Working hard for an easy future

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Working hard for an easy future

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Like many students at Eastern, I aspire to go to college. I plan to go to a state school, somewhere like Rowan or Rutgers. I would love to get a bachelors in nursing or in animal science depending on where I end up. I have good grades. I take honors classes. I am involved in many clubs and activities, and my SAT scores are pretty good.

  With all this, it almost seems like I’m locked into place.

  There is, however, one thing that haunts me: financing this pathway.

 The whole idea of drowning in student debt makes me sick to my stomach. We have all heard the horror stories about people who pass on their debt to their children, who have debt of their own to begin with.

   I am paying for college with my own money, which means I have roughly 18 months to get enough money and scholarships and do everything possible to avoid copious amounts of loans for college. To make this easier, I plan on commuting.

  This is not a unique situation, nor am I unlucky to be here. However, this goal of mine requires me to work as much as possible. As of right now, I have two jobs that pay a bit more than minimum-wage, and two that pay upwards of $10 an hour. I have made a decent improvement in my savings account, and I’m currently working 20-30 hours a week.. My friends think it’s crazy that I have four jobs and that I plan on increasing my work life with more hours and new jobs.

      Right now, my day starts at five twenty-five. I get up and dressed, then get my work clothes and bag ready. Next is packing my backpack, then doing makeup, then going to school. After seven hours there, I rush up to my room, throw on my uniform, exchange my backpack for a work bag, and head to work. This is followed by a cup of coffee from the break room, a bite of fast food, a shower, an hour or so of homework, and then collapsing into bed after eleven.

   A lot of Eastern student get financial help from their parents or family members. Most of them are able to get into good schools and afford it with the help of family. Sometimes, their parents even take the loans for them.

  One Eastern sophomore, Darren Frankel, doesn’t have a job. “Between debate, crew, and other extracurricular activities, I don’t have that kind of time. My parents are going to help me pay for college,” Frankel explains. It’s a common tale for Eastern students, getting their school paid off partially or entirely by parents.

  On the other hand, students from Sterling high school in Summerdale can relate more to my situation. They are from a less wealthy community and are generally more work-oriented than school-oriented.

  A senior at Sterling, working in fast food, commented on the difference. He said, “ I absolutely don’t plan on going to college. I don’t have the funds. I like where I work and if I get up to a management position, I would be completely happy. I know that people at my school, even teachers, are supportive of this because they understand that everyone has a different financial situation.”

  It is completely fair to say Eastern doesn’t prioritize working students. While others schools understand the importance of gaining work experience, it’s barely talked about here. Getting a taste of the workforce, financial independence, and not just relying on the system that teaches spoon-fed garbage that students will rarely ever use, is the positive that comes from getting a job.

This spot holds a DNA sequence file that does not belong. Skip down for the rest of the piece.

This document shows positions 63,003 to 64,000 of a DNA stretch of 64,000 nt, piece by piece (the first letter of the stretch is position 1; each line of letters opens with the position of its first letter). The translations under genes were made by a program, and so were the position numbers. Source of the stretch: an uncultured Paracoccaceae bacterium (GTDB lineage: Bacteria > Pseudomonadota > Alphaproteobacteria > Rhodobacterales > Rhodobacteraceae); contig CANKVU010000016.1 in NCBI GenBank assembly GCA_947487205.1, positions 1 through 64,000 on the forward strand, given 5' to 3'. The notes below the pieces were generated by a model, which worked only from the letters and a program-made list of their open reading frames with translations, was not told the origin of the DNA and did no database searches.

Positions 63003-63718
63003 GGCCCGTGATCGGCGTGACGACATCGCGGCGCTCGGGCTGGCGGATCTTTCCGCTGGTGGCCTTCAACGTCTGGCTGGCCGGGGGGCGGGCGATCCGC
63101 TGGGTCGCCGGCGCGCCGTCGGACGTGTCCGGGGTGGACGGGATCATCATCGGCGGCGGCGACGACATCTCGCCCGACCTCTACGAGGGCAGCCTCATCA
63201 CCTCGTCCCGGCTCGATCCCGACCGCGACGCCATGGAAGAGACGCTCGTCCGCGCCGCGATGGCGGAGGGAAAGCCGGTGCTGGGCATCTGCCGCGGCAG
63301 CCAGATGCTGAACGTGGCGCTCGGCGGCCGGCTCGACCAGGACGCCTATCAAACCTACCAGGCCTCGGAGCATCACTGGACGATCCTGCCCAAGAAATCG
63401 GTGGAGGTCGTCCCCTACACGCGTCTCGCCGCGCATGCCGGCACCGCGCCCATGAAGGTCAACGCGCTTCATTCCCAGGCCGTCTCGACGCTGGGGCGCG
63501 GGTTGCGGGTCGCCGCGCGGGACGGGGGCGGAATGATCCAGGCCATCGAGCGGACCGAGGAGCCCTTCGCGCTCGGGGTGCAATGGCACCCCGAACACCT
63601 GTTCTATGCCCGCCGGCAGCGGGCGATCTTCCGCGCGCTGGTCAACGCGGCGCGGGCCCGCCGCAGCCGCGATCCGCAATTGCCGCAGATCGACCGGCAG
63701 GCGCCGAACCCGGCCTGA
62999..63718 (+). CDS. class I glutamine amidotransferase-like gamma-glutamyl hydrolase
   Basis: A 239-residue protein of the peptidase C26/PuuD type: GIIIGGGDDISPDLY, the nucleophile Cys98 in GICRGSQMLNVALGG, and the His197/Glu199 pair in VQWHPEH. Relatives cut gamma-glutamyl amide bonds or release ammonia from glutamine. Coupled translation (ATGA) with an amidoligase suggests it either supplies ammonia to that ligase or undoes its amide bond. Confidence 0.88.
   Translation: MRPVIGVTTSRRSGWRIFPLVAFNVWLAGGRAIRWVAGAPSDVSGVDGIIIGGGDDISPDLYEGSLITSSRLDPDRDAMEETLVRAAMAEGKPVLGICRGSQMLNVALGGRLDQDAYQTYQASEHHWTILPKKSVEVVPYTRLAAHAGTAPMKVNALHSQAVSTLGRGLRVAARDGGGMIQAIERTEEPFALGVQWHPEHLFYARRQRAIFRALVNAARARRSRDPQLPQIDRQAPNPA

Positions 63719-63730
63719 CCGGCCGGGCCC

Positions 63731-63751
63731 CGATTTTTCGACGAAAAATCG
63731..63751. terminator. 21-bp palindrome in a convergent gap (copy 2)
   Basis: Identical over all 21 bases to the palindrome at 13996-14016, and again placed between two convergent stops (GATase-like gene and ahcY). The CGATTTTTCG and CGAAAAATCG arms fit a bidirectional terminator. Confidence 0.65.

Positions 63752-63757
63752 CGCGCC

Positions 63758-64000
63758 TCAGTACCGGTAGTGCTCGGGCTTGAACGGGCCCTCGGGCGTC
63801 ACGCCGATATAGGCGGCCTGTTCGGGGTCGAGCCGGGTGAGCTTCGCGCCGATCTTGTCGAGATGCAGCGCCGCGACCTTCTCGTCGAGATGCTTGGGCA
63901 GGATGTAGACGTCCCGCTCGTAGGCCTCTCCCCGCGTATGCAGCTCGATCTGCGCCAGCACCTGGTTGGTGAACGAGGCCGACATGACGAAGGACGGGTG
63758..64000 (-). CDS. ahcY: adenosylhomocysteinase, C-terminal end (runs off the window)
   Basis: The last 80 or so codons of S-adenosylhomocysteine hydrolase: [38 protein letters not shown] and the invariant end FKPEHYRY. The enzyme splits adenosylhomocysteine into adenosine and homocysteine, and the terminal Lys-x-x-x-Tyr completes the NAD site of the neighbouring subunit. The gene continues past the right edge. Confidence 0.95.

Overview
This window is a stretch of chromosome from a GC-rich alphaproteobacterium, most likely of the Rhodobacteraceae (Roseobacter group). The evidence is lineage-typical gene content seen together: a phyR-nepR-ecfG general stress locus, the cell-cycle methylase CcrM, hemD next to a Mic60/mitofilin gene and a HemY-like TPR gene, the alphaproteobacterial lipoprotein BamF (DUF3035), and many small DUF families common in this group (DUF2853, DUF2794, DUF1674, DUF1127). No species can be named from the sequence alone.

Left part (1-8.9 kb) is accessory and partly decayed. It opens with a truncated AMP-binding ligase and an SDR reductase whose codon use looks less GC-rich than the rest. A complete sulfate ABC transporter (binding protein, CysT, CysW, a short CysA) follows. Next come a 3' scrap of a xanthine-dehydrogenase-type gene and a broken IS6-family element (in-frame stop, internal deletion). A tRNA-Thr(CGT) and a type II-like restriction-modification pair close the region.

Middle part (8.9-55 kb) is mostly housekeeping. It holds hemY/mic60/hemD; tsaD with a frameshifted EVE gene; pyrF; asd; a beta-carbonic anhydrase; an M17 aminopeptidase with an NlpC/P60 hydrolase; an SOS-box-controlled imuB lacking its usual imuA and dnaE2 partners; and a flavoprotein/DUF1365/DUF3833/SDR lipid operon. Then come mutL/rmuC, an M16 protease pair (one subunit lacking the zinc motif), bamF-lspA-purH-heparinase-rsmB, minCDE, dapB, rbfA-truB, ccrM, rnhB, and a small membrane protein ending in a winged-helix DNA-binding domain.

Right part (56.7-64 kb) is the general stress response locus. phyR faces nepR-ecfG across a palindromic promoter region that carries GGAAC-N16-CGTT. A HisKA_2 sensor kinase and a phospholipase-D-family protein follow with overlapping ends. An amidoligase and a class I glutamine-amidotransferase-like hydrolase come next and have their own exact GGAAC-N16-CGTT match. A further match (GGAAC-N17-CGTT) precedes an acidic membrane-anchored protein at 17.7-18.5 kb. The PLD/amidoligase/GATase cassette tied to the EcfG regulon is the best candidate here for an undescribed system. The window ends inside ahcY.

While a lot of students at Eastern do have jobs, not all of them rely on having those jobs. Most of the students here work around minimum-wage and just a few hours a week to get work experience. They have parents to support them. The teachers are aware of this, as well as administrators, and this is reflected in their actions and in their assignments, as many assume school is the priority and that they have the time for a heavy workload. Since 1993, the amount of high school students with a job has dropped from 30.5 percent, to a tiny 19.5 percent. That’s about one in five.

   Now, I don’t expect my honors and AP teachers to reduce homework just because I work a lot, nor do I expect any accommodation to be made. It would just be nice to make it clear that just because I’m an honors students doesn’t mean I’m living large and have as much time or money to commit to a class.

  “I have schoolwork and swim, so I don’t really have enough time to work during the school year,” said Celeste Lebold, an Eastern sophomore. She works as a lifeguard at a Cherry Hill swim club during the summers, but her busy schedule makes it difficult to work during the school year.

  I used to cringe in elementary school when they required us to bring a poster board because that meant having to go to the store and finding someone to buy me one. It got to the point where the librarian would buy me what I needed.

   More Eastern students should consider getting a job, and the school should support and accommodate to students with a heavy workload.

   “I can’t count how many assignments I have missed due to long shifts, but I don’t feel bad about it. I’d rather do a job that makes me money over schoolwork that doesn’t provide any benefits,” stated Michael Bellocchio, a working Eastern junior.

   So if I struggle to make it to a school event that takes place after hours, or if I don’t get around to an extra credit assignment, that shouldn’t change what kind of student I am thought of as, permitting I still get adequate grades. Please remember that for myself and other working students at Eastern, work is an equal or higher priority than school.